Tuesday, 12 July 2011

Blast off

Welcome to The Dove, a free sci-fi-story written in verse. To read more about this project, head over to the About page (link on your right). Or start reading right away either by downloading the PDF directly, or by viewing it on-line (both links over to right as well).

At this moment, The Dove is just a book, but I would like to expand that little universe with the help of others. If you read the book you'll notice that there are several things left unexplained; what is techno-faith? What does Earth look like? Why do they travel to another planet? What does the Dove look like? What does father Roberts chanting sound like? And what is the deal with "Northern Europia"?

The license encourages others to fill in these gaps. If you do, please contact me (either by mail or by writing in the comments section below) so that I can put it up here! Head over to the Resources page for more stuff to work with (I'll update it accordingly).

If you have any questions or (preferably) opinions about this book, feel free to comment!


  1. Alright! I have been at work at work at something that I think describes the feeling I got of being on the distant planet that the Dove landed on, when I read your book. I'll post it right here in the comments. But first thing's first.

    Your poems are excellent. There are many things in them that I can point out as favourite parts or parts that stuck with me but I will leave it to, for the moment, that the whole book is what makes it. It feels like a journey both literally and figuratively.

    Here is what I wrote from a person who is at the other planet and thinks back at the time that he was on earth and then goes back to reality (his new reality). It's only 134 words.

    A tiny dot in the telescope
    a tiny dot of hope

    green at noon
    red at night
    it's daughter moon
    an evening sight

    A dim flicker on the computer
    A dim flicker for a brighter future

    to start press space
    program will run
    it's digital haze
    our morning sun

    I wonder
    if I wave
    can they see

    I wonder
    if they wonder
    if it’s me

    but now

    A home only in my memory
    A home devoid of scenery

    there at day
    there at evening
    here to stay
    what’s the meaning

    A picture in the red sand
    A picture drawn by hand

    to leave me here
    away from earth
    in hell’s sphere’s
    below my worth

    I think
    I am doomed
    our dove’s no more

    I think
    that they think
    we’ve opened heaven’s door

  2. Nice! Interesting to read about what the people on the other planet is thinking.

    I've put it up on the Resources page (I named this one 1, but if you want a title just write it here and I'll change it).

  3. I called it "The Planet of Hope", before I started writing it. It might work still, I think.

  4. I've been working on my own piece of stuff about Techno-Faith and the Dove. Don't look for the full one anytime soon though - I'm at 14 of 140 verses. The meter also still needs to be tightened up in places, so that should be done at some point soon.

    Here's what I have so far:

    The Dove was dying, out in space.
    Running in a Red Queen’s Race.
    Drained of life by worshippers, drunk to death by followers.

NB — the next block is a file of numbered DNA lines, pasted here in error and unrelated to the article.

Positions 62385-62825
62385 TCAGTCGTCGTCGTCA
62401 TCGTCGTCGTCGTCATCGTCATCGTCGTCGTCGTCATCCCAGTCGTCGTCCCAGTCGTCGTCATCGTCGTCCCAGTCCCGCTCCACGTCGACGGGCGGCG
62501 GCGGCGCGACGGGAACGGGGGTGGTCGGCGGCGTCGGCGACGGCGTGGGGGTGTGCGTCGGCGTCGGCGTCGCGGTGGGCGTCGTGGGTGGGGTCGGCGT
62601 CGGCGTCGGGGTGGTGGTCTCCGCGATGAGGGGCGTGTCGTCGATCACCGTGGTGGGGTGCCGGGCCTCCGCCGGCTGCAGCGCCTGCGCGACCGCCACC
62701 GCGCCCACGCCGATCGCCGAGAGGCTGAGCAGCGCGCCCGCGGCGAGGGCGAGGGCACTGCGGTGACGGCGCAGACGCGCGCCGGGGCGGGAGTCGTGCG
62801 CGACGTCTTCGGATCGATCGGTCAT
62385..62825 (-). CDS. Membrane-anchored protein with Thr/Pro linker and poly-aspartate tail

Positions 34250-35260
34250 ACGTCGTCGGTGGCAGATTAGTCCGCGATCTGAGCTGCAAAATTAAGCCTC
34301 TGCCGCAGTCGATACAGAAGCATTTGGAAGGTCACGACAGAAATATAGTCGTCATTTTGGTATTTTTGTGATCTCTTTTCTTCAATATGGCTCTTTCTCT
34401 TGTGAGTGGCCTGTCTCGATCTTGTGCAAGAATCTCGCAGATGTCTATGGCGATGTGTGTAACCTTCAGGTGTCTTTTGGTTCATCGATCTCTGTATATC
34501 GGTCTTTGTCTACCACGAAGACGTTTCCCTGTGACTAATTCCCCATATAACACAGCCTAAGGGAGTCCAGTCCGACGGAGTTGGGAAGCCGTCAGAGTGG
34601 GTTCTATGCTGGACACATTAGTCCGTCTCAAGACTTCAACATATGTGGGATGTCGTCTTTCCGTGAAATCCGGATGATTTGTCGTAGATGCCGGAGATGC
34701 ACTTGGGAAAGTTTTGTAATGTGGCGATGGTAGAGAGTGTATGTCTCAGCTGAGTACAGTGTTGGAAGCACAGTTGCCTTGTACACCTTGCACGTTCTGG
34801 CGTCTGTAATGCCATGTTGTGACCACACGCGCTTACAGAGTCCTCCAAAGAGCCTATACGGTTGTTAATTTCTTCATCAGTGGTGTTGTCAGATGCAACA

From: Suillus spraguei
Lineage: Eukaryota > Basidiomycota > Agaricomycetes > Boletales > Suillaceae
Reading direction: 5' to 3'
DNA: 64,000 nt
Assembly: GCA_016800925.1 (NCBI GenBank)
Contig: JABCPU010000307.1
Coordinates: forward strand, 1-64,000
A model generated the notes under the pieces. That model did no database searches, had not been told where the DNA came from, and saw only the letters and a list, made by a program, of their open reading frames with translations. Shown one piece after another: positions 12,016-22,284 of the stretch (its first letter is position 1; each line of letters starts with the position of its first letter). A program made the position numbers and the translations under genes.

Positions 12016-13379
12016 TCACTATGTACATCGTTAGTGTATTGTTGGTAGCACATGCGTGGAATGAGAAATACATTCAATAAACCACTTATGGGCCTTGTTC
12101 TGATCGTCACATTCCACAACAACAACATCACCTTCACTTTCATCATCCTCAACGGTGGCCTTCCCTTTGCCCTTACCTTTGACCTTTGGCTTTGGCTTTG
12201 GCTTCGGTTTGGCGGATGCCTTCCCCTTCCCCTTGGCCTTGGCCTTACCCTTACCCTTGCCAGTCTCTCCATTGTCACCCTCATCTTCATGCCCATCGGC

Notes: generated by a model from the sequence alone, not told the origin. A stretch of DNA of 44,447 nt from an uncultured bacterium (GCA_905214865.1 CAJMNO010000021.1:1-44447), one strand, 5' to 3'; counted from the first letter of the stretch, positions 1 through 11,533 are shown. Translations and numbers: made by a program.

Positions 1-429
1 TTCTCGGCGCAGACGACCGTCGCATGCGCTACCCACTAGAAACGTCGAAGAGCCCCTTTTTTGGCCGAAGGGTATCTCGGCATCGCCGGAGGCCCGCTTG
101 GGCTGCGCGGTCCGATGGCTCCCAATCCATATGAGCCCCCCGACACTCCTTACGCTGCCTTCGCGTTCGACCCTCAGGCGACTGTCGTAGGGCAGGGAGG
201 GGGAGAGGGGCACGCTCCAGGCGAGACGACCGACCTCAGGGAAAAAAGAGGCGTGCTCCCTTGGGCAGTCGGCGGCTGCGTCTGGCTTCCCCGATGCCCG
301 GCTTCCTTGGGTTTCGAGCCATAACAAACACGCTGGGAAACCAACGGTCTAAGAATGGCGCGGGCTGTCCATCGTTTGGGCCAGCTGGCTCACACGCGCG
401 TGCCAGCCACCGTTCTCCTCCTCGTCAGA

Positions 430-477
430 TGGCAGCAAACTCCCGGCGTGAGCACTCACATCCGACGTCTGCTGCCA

They sucked the fluid from her veins.
    Causing never ending pains.
    Her heart was heating ever faster, spinning like a maddened caster.

    Devotees of Techno-Faith.
    Turned their goddess to a wraith.
    And the Dove sailed on and on, as her blood was slowly drawn.

    The captain was a foolish fop.
    Watched reactors spinning like a top.
    As they quickly, quickly heated, and Techno-Faith grew undefeated.

    We were sent out to colonize.
    (Father Roberts said to re-baptize)
    Bring peaceful life to other skies.

    They said it was a sin to hate.
    That preaching still, perhaps, could wait.
    So why the bodies in the hold, growing colder, growing mold?

    Thus the Dove flew on through space.
    Built and tortured by the human race.
    Maddened men of a bloody creed, some other thing in word and deed.

    They worshipped gods of silicon and steel.
    Didn’t care for others then, for they could only think, not feel.
    Wondered at electron walls, kissed the gleaming, whitish halls.

    Sucked the coolant out of Dove.
    Tainted by it ‘till they could no longer love.
    Strange isotopes ran through their veins, giving power though it burned their brains.

    The captain sat there in his chair.
    Ran his fingers through his hair.
    And thought “To interrupt my rest! How could they dare!”

    The Dove sailed on, out of Earthsight.
    Hull covered in an icy light.
    And Techno-Faith grew stronger still, despite the hatred and ill-will.

    We watched from here, outside these walls.
    Dreamed of moon, and sun, and waterfalls.
    So we waited wary of, the ones infecting our sweet Dove.

    Blinded by their dreamed of god-machine.
    Never hearing how she’d keen.
    Thinking only of the fluid, and trying to become a techno-druid.

    Father Roberts chanting slowly.
    Recites the names of those he killed: Robins, Bero, Smith and Groly.
    Feasting there on human flesh, not that of those he killed before, this is newer, and still fresh.

  5. Really good, I like it!

    Is it OK to put it up on the Resources page, or do you want to complete it first?

  6. Thanks! As long as you mark it as unfinished, that sounds good.

  7. Added! Do you have a title for it?

  8. 'God in the Machine' might work as a title.

  9. Yes! This is a brilliant idea. I have a weird fascination for science fiction poems ever since I read Aniara by Harry Martinson.